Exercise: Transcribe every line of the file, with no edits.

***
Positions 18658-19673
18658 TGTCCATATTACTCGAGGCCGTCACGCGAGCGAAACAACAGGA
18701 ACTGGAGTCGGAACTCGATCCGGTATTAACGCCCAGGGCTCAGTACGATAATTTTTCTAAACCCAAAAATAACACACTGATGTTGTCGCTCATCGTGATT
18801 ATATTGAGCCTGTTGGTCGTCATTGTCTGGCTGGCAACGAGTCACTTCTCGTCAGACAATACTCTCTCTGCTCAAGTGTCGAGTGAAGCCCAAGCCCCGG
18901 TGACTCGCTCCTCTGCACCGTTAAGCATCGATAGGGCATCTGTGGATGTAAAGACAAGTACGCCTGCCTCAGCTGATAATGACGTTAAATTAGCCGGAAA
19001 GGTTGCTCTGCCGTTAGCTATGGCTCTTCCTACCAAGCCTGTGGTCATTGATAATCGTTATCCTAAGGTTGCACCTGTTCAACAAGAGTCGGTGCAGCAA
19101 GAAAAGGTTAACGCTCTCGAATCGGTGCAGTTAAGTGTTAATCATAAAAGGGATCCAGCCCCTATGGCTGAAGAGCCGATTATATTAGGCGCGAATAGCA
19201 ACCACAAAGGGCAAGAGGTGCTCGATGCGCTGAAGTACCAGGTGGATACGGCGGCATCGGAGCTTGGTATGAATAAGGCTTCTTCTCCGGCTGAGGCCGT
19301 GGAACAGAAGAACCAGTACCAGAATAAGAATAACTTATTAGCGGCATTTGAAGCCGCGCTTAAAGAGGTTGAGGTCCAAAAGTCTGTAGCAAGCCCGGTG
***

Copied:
Positions 18658-19673
18658 TGTCCATATTACTCGAGGCCGTCACGCGAGCGAAACAACAGGA
18701 ACTGGAGTCGGAACTCGATCCGGTATTAACGCCCAGGGCTCAGTACGATAATTTTTCTAAACCCAAAAATAACACACTGATGTTGTCGCTCATCGTGATT
18801 ATATTGAGCCTGTTGGTCGTCATTGTCTGGCTGGCAACGAGTCACTTCTCGTCAGACAATACTCTCTCTGCTCAAGTGTCGAGTGAAGCCCAAGCCCCGG
18901 TGACTCGCTCCTCTGCACCGTTAAGCATCGATAGGGCATCTGTGGATGTAAAGACAAGTACGCCTGCCTCAGCTGATAATGACGTTAAATTAGCCGGAAA
19001 GGTTGCTCTGCCGTTAGCTATGGCTCTTCCTACCAAGCCTGTGGTCATTGATAATCGTTATCCTAAGGTTGCACCTGTTCAACAAGAGTCGGTGCAGCAA
19101 GAAAAGGTTAACGCTCTCGAATCGGTGCAGTTAAGTGTTAATCATAAAAGGGATCCAGCCCCTATGGCTGAAGAGCCGATTATATTAGGCGCGAATAGCA
19201 ACCACAAAGGGCAAGAGGTGCTCGATGCGCTGAAGTACCAGGTGGATACGGCGGCATCGGAGCTTGGTATGAATAAGGCTTCTTCTCCGGCTGAGGCCGT
19301 GGAACAGAAGAACCAGTACCAGAATAAGAATAACTTATTAGCGGCATTTGAAGCCGCGCTTAAAGAGGTTGAGGTCCAAAAGTCTGTAGCAAGCCCGGTG